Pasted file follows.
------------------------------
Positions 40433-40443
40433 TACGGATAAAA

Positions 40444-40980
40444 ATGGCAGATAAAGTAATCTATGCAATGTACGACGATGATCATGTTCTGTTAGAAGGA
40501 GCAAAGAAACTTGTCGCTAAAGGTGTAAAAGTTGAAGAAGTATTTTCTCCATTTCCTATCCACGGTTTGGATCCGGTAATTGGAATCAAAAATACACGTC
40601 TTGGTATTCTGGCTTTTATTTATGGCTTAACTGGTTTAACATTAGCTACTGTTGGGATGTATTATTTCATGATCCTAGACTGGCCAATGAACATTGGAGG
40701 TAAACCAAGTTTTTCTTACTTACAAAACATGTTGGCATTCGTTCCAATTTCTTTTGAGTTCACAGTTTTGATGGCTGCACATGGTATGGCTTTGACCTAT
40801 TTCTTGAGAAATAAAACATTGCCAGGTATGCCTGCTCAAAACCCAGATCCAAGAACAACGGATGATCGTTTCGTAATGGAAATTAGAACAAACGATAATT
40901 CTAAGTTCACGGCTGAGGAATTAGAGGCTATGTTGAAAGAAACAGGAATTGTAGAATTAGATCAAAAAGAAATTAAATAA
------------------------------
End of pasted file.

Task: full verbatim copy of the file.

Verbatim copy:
Positions 40433-40443
40433 TACGGATAAAA

Positions 40444-40980
40444 ATGGCAGATAAAGTAATCTATGCAATGTACGACGATGATCATGTTCTGTTAGAAGGA
40501 GCAAAGAAACTTGTCGCTAAAGGTGTAAAAGTTGAAGAAGTATTTTCTCCATTTCCTATCCACGGTTTGGATCCGGTAATTGGAATCAAAAATACACGTC
40601 TTGGTATTCTGGCTTTTATTTATGGCTTAACTGGTTTAACATTAGCTACTGTTGGGATGTATTATTTCATGATCCTAGACTGGCCAATGAACATTGGAGG
40701 TAAACCAAGTTTTTCTTACTTACAAAACATGTTGGCATTCGTTCCAATTTCTTTTGAGTTCACAGTTTTGATGGCTGCACATGGTATGGCTTTGACCTAT
40801 TTCTTGAGAAATAAAACATTGCCAGGTATGCCTGCTCAAAACCCAGATCCAAGAACAACGGATGATCGTTTCGTAATGGAAATTAGAACAAACGATAATT
40901 CTAAGTTCACGGCTGAGGAATTAGAGGCTATGTTGAAAGAAACAGGAATTGTAGAATTAGATCAAAAAGAAATTAAATAA